"SPEC was a heroic effort to collect data on almost 200 startups here in Silicon Valley," said O'Reilly. "One of the big issues with the study of startups is that researchers typically collect data at a single point in timeso you never know what the real dynamics are. You don't know what causality looks like. … In the SPEC project, they collected longitudinal data and followed these companies for [for eight years]. They created a unique data set that allows the careful unpacking of causality in ways that most studies don't." SPEC also compiled detailed information about the founding team, the senior management team, and changes to team composition over time. "Having detailed data on founding teams is rare since this information is usually not publicly available," added Beckman.

      While Baron, Hannan, and Burton, who worked with them on the original study, used the SPEC data to demonstrate that the organizational human resource blueprint imposed on an organization by management has important implications on future success, Beckman, Burton, and O'Reilly used it to test a set of hypotheses related to the effect of founders and top management on a company's likelihood of attracting funding and going public.

      First, they studied diversity within the senior team. Existing research lays out "two very different hypotheses about whether or not diversity is a good thing," explained O'Reilly. "On the one hand, you can propose that diverse teams will bring more perspectives and different sets of information together and so should do a better job of solving problems and being creative. But you can also come up with the exact opposite hypothesis. In the face of diversity people get politically correct. They don't want to offend others, they emphasize the things that are common rather than the things that are different, and they don't know how to interact with each other particularly well. So there's a large body of literature that shows that heterogeneity of teams actually leads to less-effective group process."

      The new study found evidence that "putting together teams that are diverse with respect to both functional diversity and prior company experience is a good thing," O'Reilly said. "It's not just about who knows what, but where they come from," added Beckman. Companies with diverse founding and senior management teams had a higher likelihood than other firms of getting venture capital and going public.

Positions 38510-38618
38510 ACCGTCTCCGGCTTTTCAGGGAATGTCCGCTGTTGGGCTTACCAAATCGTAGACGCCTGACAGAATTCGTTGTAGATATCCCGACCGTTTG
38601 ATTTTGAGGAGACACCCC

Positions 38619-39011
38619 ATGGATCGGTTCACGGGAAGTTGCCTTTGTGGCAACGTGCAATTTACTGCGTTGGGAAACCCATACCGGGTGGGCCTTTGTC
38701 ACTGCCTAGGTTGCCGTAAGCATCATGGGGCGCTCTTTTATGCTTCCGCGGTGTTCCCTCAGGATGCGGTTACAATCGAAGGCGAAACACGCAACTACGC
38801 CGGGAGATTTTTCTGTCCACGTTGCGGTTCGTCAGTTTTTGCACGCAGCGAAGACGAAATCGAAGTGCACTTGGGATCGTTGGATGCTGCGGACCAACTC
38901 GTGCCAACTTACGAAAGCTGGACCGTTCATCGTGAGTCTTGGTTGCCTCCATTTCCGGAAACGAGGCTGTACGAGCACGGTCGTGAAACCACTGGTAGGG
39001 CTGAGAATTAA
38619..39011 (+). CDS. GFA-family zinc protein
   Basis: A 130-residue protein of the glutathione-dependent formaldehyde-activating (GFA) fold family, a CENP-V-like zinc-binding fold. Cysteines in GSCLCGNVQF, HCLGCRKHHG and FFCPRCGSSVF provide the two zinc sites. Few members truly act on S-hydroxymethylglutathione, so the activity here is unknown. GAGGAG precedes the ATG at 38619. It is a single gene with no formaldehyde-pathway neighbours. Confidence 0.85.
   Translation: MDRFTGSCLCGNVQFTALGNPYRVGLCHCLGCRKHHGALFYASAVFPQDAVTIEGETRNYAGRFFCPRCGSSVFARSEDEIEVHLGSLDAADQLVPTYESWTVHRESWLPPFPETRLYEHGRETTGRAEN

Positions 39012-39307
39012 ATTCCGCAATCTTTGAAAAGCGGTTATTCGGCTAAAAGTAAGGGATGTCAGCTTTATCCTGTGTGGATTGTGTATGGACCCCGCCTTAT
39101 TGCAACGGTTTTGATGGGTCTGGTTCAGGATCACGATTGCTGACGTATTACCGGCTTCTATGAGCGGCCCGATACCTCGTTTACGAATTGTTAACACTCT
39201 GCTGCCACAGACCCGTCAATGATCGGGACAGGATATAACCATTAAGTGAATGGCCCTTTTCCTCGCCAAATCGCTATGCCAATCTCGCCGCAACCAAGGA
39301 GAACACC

The study also examined turnover. "You can argue that turnover is bad because it takes time for new people to adjust, which slows down company progress. The fact that people are leaving may also reflect the fact that there is conflict in the team," said O'Reilly. However, turnover can be positive "as start-up organizations begin to grow and require people that have different perspectives and more experience to help them succeed," he added. To better understand these effects and eliminate the ambiguity associated with the results of previous research, the new study explicitly divided turnover into entrances and exits.

      Surprisingly, research showed that the departure of the founder significantly increased the probability that a firm would go public, O'Reilly said. He speculated that "founders are often people who have a great idea and the passion to begin to build a company. However, they aren't necessarily the people who have the skills to continue managing a firm, especially in VC-funded companies." Beckman said, "This also speaks to the difficulty that some founders have in letting go. Sometimes it can be harder for firms to change and grow if the founder continues to be the one at the helm."

      In contrast, when other team members leave, they reduce the probability of an IPO. Potentially, O'Reilly hypothesized, because their departure "reflects disagreements about the future direction of the company, which can lead to a negative outcome."

      Bringing in new people to the organization increased success, the study found. "As the firm gets bigger, you need more people with different experiences. But you don't necessarily want to push other people out," O'Reilly explained. "This suggests that leaders have to manage the process pretty carefully so that people who were involved in the beginning understand that they're important, but that the company also needs to bring in other people" to support its evolution and growth.

      Reflecting on the results of the study, O'Reilly admitted that the takeaways "are largely consistent with the common sense wisdom of venture capitalists." However, he added, "From a research standpoint it has reduced some of the previous ambiguities around the effect of turnover, the effect of the founder, and the effect of team composition. It is a much more careful study and gets the causality straight in ways that previous research hasn't."

      Recognizing a wealth of information still to be studied within the SPEC data, Beckman and Burton have initiated additional research projects to help investors and executives further understand leadership dynamics and their effect on the success of young startups.